Sixteen people overdosed in the western city of Vancouver yesterday and police think the drug fentanyl was involved. They suspect victims thought they were taking heroin and didn’t know it contained other toxic chemicals.
Deaths involving fentanyl have shot up in the past few years. The drug is an opioid one hundred times more potent than morphine. It is prescribed as a time-release patch for people in severe, chronic pain such as that suffered by cancer patients.
Users often don’t know what they’re getting
Drug dealers sometimes extract fentanyl from the patches and add it to other substances. Sometimes people cut up the patches and chew pieces. Police also suspect fentanyl is being made in China and possibly Turkey, and trafficked along a traditional underground route that used to supply ecstasy in 2012.
Health experts say users often don’t know what they’re getting when they buy drugs on the street. If they are not habituated to fentanyl, a small amount can cause them to become drowsy and stop breathing.
Opioid consumption high in Canada
The consumption rates of prescription opioids in Canada are among the highest in the world, according to a recent study. In 2010-13, doctors dispensed nearly 16 per cent for fentanyl prescriptions.
‘A disaster’ says pharmacists’ official
Last year, 300 people died from illegal drug overdoses in the western province of British Columbia, according to a coroner’s report. It appears 25 per cent of the deaths involved fentanyl. That proportion was up from five per cent three years earlier.
In neighbouring Alberta, 120 people died last year after taking fentanyl, compared to six in 2011. And it’s not just hard-core drug addicts who are dying. Students have succumbed and recently a middle-class couple in Vancouver died, leaving behind a 2-year-old son.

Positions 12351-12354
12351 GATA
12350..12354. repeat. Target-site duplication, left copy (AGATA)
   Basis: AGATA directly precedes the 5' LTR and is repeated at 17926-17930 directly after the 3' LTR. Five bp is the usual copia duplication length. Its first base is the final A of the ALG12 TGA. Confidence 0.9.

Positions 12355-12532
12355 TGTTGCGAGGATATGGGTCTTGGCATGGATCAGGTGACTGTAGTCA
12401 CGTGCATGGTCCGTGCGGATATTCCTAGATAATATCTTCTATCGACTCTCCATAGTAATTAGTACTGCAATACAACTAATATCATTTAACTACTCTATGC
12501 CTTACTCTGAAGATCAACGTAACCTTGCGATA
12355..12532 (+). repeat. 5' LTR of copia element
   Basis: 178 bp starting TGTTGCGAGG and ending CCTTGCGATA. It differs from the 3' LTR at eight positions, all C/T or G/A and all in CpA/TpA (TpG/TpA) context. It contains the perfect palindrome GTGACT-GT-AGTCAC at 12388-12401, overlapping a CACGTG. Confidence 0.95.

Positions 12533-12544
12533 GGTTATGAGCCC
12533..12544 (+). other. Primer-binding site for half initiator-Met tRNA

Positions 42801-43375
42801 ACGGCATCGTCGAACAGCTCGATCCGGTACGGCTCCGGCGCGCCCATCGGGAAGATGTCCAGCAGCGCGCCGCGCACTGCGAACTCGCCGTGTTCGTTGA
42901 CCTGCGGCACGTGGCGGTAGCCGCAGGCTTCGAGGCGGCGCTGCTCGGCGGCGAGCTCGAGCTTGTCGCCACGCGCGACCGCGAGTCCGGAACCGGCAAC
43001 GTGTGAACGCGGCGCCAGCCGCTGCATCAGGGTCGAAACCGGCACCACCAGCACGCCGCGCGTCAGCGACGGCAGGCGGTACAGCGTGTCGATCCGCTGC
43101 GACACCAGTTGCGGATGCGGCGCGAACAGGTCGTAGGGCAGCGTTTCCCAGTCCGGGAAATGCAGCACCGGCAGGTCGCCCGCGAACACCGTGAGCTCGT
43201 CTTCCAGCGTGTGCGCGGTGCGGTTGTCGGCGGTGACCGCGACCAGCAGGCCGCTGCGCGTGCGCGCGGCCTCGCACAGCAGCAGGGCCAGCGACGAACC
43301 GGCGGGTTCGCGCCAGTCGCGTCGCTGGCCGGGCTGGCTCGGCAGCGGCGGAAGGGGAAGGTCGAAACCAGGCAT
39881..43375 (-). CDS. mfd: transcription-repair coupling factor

“This really is a disaster that’s happening right across Canada,” says Philip Emberley, the Canadian Pharmacists Association’s director of pharmacy innovation. “I don’t think any community is actually immune to this at all.”
Getting doctors to prescribe fentanyl less is not the answer to the problem, says Tara Gomes, a drug policy researcher and scientist at St. Michael’s Hospital in Toronto. Too much of the drug is not from prescriptions.
Raising awareness critical, says scientist
She says the better hope is that police have increasing success cracking down on drug traffickers and illicit makers, and making people aware of the lethal danger of taking unknown drugs, “particularly among youth who may be experimenting with this drug recreationally, so that they can become aware that these are dangerous drugs to try and that when purchasing pills that they might think they know…it could be that those pills contain a variety of different drugs in very high doses that can be fatal if used in the wrong person.”Listen